StreetFest Coordinator

Tuesday, June 19, 2012

In a Just World

Reflections on 'Vision,' in the document From Every Nation

Today, I read a section of the From Every Nation (FEN) document, which was released in 2004 as a "comprehensive plan for racial justice, reconciliation, and cross-cultural engagement at Calvin College."  The particular section I perused is called 'Vision,' and focuses on a vision of shalom in a multicultural community.

Each day as I stroll into work, I pass a poster representing the Multicultural Student Body of Calvin College.  There are faces in shades of peach, tan, olive, and golden-brown smiling widely at the camera, attached to bodies with arms wrapped around shoulders and waists.  They are unfailingly happy, perfect in community with one another.  What I'd like to tell you is that in this poster, I see a realized vision of the Kingdom of God.  Instead, I see an attempt to portray a Calvin College that does not exist.  We are not a community in which every person, no matter their ethnicity, culture, race or background, is accepted without difficulty.  Calvin is just like any other human institution: even with good intentions, it cannot achieve the perfection portrayed in that poster without a considerable amount of dedication to a goal, and the determination to complete it. 

In order to work toward the Kingdom of God, in which justice and shalom reign, we must first see ourselves not as we wish to be, but as we are.  By our nature as human beings, we are flawed.  Sin corrupts all we do.  Knowing this, we can address the conflicts, tensions and negative emotions that arise within the diverse community at Calvin College.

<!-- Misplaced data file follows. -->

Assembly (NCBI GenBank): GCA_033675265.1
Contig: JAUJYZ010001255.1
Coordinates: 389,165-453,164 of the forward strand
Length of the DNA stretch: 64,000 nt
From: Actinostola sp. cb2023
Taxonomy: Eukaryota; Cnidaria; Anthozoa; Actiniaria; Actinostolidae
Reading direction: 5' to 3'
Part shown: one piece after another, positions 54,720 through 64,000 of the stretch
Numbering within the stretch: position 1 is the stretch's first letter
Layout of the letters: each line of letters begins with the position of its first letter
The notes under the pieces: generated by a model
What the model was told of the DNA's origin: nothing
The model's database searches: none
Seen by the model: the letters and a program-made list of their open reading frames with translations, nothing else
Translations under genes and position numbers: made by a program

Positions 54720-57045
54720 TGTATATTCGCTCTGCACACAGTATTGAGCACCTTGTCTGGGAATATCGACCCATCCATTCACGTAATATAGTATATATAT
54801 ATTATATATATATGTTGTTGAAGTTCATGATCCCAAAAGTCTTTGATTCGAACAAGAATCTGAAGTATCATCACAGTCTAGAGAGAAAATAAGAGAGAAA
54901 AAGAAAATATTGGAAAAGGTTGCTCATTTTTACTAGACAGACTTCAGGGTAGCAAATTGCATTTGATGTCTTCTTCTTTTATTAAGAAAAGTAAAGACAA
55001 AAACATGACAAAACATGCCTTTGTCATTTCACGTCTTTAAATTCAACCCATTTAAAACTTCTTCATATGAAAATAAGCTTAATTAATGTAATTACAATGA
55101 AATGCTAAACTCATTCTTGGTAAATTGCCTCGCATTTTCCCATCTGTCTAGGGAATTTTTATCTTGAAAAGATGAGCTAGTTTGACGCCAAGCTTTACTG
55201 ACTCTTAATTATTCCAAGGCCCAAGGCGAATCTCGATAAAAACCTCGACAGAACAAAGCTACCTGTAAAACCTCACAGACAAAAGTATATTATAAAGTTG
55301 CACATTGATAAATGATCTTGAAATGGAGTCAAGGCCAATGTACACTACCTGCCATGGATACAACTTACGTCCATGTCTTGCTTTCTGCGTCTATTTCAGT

There are two ways to address tensions within a community.  The first is in the relationship between two individuals.  Even sincere and wholly self-aware Christians can fall into racism or prejudice when they fail to let go of pride in favor of cherished personal identities.  For some, this is due to a feeling of cultural superiority.  This feeling leads to prejudice against those perceived as 'inferior.'  In order to heal this prejudice, we must learn to take each person as they come.  This does not mean that we ignore the color of their skin or the background from which they have emerged - it simply means that we set aside preconceived notions in order to have an unclouded lens through which to see another person.  For others, a sense of injustice due to racism or other forms of prejudice plays into an inability to work toward shalom between individuals.  In both cases, these feelings must be put aside in order to truly engage with people from every tribe, language and nation.

The second way to work toward a just community is to grapple, as a unified group of believers, with the conflicts that arise.  We must together affirm the strengths of diverse traditions and cultures, and work to strengthen the weaknesses of the community in hope and preparation for change and renewal.  No single person or ethnic group can fully represent the Kingdom of God, and so we must become a diverse yet unified community always working toward a more just society.

Julia Hawkins
Summer Office Intern